Dave Kaess is Conservationist of the year for East Otero Conservation District.
Dave Kaess is a fifth generation farmer/rancher. This story begins when Dave’s great-great grandfather immigrated from Germany and homesteaded in Hillside, CO. The family later moved their farming operation up the Arkansas River to settle in Salida. In 1975 Dave’s grandfather passed away and Dave began to lease the farm from his grandmother while still in college. The year 1979 saw several significant events in Dave’s life. He graduated from CSU with bachelor’s degree in Animal Science and married Almabeth Carroll. Almabeth was from Cheraw and the two met while both involved in college rodeo. During that same year he also bought his grandparent’s farm that he had been leasing while in college.
Dave farmed in Salida for about 10 years. He raised grass and alfalfa hay, backgrounded yearling steers to take to summer pasture, and helped his dad, who farmed and ranched on land close by. As his family grew, he supplemented the farming income by working for United Parcel Services and hauling hay.
In 1989 Dave and Almabeth had the opportunity to sell the Salida farm and purchase a ranch south of Pueblo along the Saint Charles River. The previous owners had practiced conventional grazing and due to some years of low rainfall, the ranch was in need of some rest to recover. To help build back the sod base and conserve the soil, Dave set up rotational grazing system. When development began to encroach on the ranch, the Kaess family sold that Pueblo ranch and moved to North Park, near Walden, where Dave was the assistant manager of the Big Horn Ranch.
Two years later, after the death of the ranch owner, and subsequent sale of the ranch, Dave and Almabeth began to look for another opportunity to strike out on their own. “We looked high and low for a farm or ranch that would fit with our goals and that was priced for its production value,” said Dave. In the spring of 1996 he finally found what he was looking for when the Kaess family purchased a 300-acre farm and feedlot operation located south of Swink. A few years later they began to lease a ranch located near their farming operation. Kaess Cattle Company now consists of a farming operation where they raise grass and alfalfa hay, run Angus cows and operate a small feedlot where they can background their calves before going to market.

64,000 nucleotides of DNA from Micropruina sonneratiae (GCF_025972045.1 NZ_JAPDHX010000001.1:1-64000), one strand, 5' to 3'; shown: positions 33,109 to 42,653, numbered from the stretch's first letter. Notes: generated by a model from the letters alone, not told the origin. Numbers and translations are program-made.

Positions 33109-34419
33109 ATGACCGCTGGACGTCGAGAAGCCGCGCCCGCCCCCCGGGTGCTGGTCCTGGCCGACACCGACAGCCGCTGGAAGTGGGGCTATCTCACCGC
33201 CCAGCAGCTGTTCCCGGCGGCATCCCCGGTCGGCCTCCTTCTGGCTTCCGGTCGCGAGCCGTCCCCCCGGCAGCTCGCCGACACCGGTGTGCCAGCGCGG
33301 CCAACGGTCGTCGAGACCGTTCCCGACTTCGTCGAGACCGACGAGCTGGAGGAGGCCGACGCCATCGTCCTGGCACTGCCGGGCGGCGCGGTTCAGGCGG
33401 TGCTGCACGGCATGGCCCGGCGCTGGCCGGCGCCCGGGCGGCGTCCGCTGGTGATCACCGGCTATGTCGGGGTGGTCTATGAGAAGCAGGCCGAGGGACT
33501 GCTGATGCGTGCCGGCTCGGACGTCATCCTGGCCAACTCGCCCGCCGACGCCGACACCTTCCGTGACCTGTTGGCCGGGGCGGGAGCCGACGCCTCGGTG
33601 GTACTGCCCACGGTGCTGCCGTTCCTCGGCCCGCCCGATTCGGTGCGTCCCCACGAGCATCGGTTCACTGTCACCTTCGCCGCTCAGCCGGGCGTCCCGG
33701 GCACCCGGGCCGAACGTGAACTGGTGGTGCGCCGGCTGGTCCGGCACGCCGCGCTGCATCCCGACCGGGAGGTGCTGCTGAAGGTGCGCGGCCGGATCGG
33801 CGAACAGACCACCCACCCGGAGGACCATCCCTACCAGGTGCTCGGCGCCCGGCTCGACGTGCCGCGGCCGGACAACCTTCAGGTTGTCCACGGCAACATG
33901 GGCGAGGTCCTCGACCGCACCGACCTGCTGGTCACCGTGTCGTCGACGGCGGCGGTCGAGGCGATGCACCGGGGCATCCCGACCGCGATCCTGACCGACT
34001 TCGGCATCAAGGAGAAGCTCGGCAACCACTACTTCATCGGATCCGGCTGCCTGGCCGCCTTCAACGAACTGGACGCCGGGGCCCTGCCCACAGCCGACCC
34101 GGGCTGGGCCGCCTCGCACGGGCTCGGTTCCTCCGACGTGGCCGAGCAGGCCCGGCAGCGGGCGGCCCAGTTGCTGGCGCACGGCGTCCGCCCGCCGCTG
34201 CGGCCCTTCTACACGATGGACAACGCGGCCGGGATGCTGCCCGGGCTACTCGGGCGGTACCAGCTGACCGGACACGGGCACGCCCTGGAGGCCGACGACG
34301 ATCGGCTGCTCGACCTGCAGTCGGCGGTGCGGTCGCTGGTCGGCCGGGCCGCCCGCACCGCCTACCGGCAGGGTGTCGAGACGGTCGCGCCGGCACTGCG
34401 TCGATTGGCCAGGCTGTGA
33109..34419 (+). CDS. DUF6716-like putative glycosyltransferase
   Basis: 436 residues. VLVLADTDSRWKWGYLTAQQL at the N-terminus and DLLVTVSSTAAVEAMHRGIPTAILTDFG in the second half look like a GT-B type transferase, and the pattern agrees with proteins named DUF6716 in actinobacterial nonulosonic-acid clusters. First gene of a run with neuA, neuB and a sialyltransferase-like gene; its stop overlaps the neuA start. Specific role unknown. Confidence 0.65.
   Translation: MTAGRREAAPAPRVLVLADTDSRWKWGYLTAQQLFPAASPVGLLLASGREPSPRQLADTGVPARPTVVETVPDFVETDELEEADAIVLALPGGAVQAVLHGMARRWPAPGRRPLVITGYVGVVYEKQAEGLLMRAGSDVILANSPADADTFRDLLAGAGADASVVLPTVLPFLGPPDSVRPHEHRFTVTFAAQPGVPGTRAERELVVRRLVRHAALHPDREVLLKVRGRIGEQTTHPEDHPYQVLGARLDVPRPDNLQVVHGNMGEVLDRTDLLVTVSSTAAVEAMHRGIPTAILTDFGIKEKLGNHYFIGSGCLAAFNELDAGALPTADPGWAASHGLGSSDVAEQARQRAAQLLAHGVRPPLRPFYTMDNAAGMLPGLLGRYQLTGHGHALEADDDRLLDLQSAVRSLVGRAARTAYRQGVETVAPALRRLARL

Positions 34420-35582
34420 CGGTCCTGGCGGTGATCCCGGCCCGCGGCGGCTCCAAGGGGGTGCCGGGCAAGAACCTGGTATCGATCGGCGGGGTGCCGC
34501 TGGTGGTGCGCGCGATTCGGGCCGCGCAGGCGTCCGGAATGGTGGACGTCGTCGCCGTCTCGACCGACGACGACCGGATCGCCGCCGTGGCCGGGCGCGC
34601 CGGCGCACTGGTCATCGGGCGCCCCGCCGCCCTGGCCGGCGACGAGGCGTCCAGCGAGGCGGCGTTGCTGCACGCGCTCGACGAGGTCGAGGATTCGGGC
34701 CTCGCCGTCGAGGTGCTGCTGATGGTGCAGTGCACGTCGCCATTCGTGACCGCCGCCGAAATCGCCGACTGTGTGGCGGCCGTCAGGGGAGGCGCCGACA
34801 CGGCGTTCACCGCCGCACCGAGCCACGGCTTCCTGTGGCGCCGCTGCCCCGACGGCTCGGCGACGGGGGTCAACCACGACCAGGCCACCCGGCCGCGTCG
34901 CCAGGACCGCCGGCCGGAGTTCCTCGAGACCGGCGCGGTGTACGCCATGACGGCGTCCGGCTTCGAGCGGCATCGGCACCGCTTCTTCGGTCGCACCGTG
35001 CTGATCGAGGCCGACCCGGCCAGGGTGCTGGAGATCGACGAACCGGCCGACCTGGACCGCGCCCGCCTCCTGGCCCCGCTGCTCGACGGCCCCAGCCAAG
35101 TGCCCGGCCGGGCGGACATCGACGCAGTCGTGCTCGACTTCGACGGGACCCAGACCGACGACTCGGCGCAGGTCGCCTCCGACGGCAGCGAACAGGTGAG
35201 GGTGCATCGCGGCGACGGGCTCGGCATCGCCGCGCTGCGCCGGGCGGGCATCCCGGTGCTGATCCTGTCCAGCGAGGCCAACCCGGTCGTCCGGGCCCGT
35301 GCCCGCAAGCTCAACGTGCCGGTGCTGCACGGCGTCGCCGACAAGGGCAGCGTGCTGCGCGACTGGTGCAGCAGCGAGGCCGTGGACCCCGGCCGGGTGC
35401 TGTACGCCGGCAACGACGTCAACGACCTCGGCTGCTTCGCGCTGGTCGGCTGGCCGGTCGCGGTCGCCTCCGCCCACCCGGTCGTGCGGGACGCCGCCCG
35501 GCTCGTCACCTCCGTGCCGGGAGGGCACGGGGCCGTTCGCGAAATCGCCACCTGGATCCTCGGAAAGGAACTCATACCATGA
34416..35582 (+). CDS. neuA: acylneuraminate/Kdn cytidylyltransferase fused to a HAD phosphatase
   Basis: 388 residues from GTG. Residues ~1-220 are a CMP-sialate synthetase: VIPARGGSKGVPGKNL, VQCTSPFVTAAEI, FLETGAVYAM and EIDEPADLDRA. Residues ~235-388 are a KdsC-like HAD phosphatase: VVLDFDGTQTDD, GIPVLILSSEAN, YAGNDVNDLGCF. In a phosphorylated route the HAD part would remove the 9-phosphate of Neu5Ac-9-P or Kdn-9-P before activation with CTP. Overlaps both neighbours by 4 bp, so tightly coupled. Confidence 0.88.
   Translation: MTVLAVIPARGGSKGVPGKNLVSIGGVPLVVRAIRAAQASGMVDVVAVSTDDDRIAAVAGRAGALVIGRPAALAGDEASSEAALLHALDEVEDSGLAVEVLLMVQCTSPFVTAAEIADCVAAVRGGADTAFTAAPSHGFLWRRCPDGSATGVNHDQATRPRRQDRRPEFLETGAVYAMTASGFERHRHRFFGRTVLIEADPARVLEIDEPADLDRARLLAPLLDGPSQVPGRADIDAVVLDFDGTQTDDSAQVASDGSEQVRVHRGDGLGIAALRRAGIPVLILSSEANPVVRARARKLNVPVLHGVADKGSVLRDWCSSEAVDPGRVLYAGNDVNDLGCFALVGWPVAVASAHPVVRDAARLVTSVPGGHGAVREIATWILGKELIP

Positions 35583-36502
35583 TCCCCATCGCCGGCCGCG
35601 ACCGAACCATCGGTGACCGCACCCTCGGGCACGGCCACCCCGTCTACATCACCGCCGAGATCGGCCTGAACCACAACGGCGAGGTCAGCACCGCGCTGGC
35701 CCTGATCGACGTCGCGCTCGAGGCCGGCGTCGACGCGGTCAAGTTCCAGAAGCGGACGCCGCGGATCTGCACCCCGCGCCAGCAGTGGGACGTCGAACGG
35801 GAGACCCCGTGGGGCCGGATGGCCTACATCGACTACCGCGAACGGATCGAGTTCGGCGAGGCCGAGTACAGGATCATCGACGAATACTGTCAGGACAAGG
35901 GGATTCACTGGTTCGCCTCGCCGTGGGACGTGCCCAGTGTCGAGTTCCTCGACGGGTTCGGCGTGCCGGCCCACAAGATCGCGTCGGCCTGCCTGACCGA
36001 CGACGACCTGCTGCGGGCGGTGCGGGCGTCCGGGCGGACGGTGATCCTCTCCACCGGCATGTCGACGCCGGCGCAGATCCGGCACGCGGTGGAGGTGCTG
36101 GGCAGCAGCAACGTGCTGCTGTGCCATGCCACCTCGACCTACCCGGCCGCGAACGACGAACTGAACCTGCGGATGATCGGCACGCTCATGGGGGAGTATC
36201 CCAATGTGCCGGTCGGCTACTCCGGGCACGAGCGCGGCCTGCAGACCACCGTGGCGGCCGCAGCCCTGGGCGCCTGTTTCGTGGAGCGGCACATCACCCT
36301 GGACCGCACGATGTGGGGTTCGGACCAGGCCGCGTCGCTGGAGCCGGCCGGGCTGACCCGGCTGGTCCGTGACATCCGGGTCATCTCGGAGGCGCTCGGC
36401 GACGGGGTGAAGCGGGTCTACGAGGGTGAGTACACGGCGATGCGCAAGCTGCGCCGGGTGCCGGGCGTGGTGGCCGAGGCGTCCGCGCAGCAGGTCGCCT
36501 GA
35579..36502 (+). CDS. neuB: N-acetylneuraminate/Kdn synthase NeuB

For his entire career in farming and ranching, Dave has been conservation-minded in all the locations he has worked. In Salida he left the fall residue to help conserve moisture and build the soil. He established rotational grazing on the Pueblo land, and installed additional water systems to help managed pasture usage. The farm and ranch land near Swink had several conservation practices already established and Dave has continued those practices. To better utilize his Catlin Canal irrigation water, Dave installed a center pivot system in 2014 on 120 acres. He is currently in the process of installing a second center pivot irrigation system on an additional 100 acres. Dave is on the board of directors for the Timberlake Grazing Association, located north of Cheraw, and is a strong advocate for management that never leaves the ground bare.
Dave and Almabeth have three sons. Their sons live in the Denver area, but help with the busy times on the farm and ranch. There are five grandchildren with three more coming in 2018. Almabeth is the Associate Vice President of Enrollment at Otero Junior College. She has worked at OJC for 17 years. Dave said he is thankful for his family and for his ancestors for persevering through good and bad times, and for passing down their knowledge and work ethic.
East Otero Conservation District is pleased to recognize Kaess Cattle Company and Dave Kaess for their efforts in conserving the land and traditions in agriculture.